We don’t have to prosper from all that oil we found, world edition – Peak Oil #15

How much shale-gas is underground?  The Wall Street has a great graphic in their article Global Gas Push Stalls (behind paywall).

Here are a few of the largest estimated deposits, in trillions of cubic feet:

  • 862 – U.S.
  • 388 – Canada
  • 681 – Mexico
  • 1,275 – China
  • 774 – Argentina
  • 187 – Poland
  • 180 – France
  • 396 – Australia

There’s huge amounts of shale gas waiting to be tapped. Enough to power economic and manufacturing revival in many countries.  What we’ve seen in the U.S. market in terms of dropping prices (benefiting consumers a lot) and generating manufacturing growth could happen in Argentina, Poland, France, South Africa, Brazil, Algeria, and Libya.

But will it? Doesn’t look likely at the moment.

Why?  Many countries are stalling development.

Here’s a great one sentence description from the article about what’s happened in the U.S.

Shale oil and natural gas have rejuvenated the North American energy industry and boosted the economy by supplying companies and consumers with cheap fuel.

A summary of the reasons this will be slower elsewhere? Check this out:

Among the reasons for the glacial pace abroad are government ownership of mineral rights, environmental concerns and a lack of infrastructure to drill and transport gas and oil.

Poland had looked to be a bright spot for development. That 187 trillion ft estimated reserve is compared to their 17.2 billion annual consumption. Doesn’t seem to me it would take a very large percentage recovery to cover their annual consumption. I’m an accountant, so I can’t stop myself from calculating that is a 10,872 multiple of estimated reserves to annual consumption.

But.

The WSJ article says that’s less likely to happen now. Initial wells aren’t as good as expected, the government has changed the tax & royalty laws, and concerns about fracking have cooled interest of the majors.  The Polish government has been slow to issue permits, according to the article.

Surface topography, population density, and water availability will make drilling in China difficult.

The article says some countries are so worried about fracking that they have banned its use. France and Bulgaria are in this category.

France doesn’t want to touch their shale gas.  For comparison, that 180,000B cubic feet estimated reserve mentioned earlier compares to their 49.8B annual consumption. Again, I can’t stop myself from calculating a 3,614 multiple.

Knowledge of the underground geology along with the lack of infrastructure to get fracking prop in and the oil out are major issues as well. Those could be worked through.

Governments however, are creating intentional obstacles.

Argentina is the best example in the article. Or perhaps I should say the worst example.  Check this out:

Argentina recently nationalized the assets of a Spanish company that discovered an enormous shale deposit there that is estimated to hold nearly one billion barrels of oil. This has chilled outside investment, which already suffered from rules that made it difficult to import needed technology and export potential profits. Houston-based Apache Corp. … which holds rights to drill in 450,000 acres of Argentine shale, says it can cost twice as much to drill a well there as the U.S., and then two to four times as much to frack the well so it can begin producing.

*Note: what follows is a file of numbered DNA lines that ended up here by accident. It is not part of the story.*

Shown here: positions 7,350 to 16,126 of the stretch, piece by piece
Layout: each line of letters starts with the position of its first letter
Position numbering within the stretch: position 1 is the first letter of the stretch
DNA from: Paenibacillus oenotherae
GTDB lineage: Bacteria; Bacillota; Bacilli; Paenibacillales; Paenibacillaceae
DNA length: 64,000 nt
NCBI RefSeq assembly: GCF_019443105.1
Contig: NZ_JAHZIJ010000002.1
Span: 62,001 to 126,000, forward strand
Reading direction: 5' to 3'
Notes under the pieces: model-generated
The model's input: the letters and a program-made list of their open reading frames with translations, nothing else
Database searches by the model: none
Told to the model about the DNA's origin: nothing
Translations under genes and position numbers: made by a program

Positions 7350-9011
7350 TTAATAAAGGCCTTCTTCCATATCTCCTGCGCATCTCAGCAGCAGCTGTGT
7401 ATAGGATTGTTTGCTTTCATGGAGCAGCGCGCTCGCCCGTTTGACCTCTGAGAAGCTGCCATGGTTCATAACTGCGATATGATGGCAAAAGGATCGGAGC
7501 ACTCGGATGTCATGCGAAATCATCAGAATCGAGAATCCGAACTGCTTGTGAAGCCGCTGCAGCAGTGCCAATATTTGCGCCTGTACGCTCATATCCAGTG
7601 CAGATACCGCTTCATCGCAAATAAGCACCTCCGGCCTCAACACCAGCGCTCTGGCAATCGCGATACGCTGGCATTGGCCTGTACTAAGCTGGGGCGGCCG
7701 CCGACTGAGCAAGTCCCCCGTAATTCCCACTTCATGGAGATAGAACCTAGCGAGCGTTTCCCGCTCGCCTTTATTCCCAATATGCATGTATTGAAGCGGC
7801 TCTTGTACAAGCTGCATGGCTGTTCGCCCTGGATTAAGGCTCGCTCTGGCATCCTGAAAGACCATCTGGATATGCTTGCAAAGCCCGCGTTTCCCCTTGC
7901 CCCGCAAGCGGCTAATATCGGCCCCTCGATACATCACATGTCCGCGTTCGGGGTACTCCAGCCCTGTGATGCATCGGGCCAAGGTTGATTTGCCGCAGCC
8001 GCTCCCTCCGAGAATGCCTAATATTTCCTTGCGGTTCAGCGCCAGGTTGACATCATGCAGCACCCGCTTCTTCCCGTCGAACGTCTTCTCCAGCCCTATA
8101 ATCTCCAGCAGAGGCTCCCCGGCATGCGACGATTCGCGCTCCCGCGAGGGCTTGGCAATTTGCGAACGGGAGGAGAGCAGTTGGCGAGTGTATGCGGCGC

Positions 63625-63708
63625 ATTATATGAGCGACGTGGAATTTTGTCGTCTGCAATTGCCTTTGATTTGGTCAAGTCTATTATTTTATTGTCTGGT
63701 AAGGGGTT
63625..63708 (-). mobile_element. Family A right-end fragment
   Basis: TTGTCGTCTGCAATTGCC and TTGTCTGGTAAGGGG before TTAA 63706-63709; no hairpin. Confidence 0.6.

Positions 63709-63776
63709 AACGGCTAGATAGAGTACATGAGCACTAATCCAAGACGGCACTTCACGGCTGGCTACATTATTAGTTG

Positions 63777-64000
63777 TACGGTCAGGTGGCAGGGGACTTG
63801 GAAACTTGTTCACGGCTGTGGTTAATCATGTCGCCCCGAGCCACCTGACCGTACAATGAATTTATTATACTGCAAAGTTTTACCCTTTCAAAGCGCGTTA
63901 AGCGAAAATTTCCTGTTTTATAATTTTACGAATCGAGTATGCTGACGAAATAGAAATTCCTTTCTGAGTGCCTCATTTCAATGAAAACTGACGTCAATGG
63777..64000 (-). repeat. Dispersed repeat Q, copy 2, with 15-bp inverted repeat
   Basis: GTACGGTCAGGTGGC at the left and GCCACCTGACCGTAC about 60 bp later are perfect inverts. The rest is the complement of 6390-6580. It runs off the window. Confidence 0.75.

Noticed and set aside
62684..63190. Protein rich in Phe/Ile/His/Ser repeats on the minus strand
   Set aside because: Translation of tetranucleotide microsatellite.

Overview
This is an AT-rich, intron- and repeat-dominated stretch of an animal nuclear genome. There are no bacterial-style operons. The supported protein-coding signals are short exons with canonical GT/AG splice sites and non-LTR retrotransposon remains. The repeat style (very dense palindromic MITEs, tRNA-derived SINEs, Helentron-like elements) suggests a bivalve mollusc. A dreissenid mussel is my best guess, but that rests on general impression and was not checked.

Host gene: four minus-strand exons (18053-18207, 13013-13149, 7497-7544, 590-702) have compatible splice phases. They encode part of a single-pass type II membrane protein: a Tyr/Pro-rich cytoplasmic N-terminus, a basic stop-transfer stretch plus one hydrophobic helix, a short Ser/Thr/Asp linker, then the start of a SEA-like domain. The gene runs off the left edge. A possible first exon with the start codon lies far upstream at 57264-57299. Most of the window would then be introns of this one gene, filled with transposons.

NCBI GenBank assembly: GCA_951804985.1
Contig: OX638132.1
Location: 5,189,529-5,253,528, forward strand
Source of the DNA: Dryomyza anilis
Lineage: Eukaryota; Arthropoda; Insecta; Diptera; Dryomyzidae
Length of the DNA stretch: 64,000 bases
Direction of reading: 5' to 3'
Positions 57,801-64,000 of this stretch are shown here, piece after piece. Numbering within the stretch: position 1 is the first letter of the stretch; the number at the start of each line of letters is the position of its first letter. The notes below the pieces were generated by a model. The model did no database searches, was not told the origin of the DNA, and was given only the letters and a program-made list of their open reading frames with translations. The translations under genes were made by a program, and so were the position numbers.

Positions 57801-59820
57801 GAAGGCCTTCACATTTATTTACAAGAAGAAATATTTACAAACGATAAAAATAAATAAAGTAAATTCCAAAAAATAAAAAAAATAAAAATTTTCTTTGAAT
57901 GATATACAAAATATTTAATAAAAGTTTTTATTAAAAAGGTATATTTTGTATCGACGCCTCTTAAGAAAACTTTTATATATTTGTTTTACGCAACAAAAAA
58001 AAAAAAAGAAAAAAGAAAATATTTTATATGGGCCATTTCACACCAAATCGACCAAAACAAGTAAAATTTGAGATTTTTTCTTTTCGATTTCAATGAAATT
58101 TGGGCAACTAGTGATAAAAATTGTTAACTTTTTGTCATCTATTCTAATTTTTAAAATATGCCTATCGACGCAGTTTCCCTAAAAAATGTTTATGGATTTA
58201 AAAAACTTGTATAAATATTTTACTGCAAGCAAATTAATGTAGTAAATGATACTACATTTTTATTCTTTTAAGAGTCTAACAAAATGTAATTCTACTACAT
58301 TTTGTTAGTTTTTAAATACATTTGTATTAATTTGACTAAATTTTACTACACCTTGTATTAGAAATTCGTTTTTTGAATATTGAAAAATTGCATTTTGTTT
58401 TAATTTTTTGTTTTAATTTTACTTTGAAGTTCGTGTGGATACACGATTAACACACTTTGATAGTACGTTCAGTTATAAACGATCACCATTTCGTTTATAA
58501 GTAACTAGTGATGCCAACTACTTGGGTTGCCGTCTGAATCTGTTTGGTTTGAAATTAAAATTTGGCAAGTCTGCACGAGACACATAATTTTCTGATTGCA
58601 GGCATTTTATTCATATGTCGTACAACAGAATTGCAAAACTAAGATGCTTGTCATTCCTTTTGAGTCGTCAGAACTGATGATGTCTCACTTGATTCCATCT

So production in Argentina costs twice as much to drill and 2-4 times as much to frack as the U.S. Let’s round that to a multiple of 3. I’m making a wild guess that it would cost somewhere in the range of $18M to $30M to get a well online in Argentina ( 3 x $6M – $10M).

Add rules, again from the government, that make it difficult to get technology into the country and difficult to get profits out.

Then compound that with the risk that if you have a big success, the government can expropriate your wells on a whim.

An article in The Economist (12-1-12 paper copy) discusses Argentina Media – Messenger shot .  The government plans to seize some of the TV licenses of a television network that is an outspoken critic of government policies.  The ‘excess’ licenses over what the government says they may now have will be sold off. Sub-headline says

The government prepare to grab a television empire.

Just how enthused would you be to put hundreds of millions of dollars to work in Argentina?

If I’m a stockholder, I wouldn’t want you taking that severe of a risk with my money.

Just a wild guess, but I’m guessing there won’t be many majors wanting to drill in Argentina anytime soon.  Why should they?  It’s expensive to do, the government makes it hard to get resources in and profits out, and the government may take your assets if you succeed.

Apparently the government in Argentina doesn’t want to tap 774 trillion cubic feet of gas. That is in relation to their 43.5B annual consumption. Can’t help but calculate a 17,793 ratio.

I also can’t help but scratch my head about a government, who if they actually tried to encourage shale gas would then have to work really hard in order to spend all the tax money they’d collect. Guess they don’t want all that tax money that is trapped underground and the prosperity that gas would create.

Other countries around the world don’t have to prosper from the huge amounts of resources under their soil if they don’t want to.

By the way, this post will be archived on a new page, Peak Oil volume 2.

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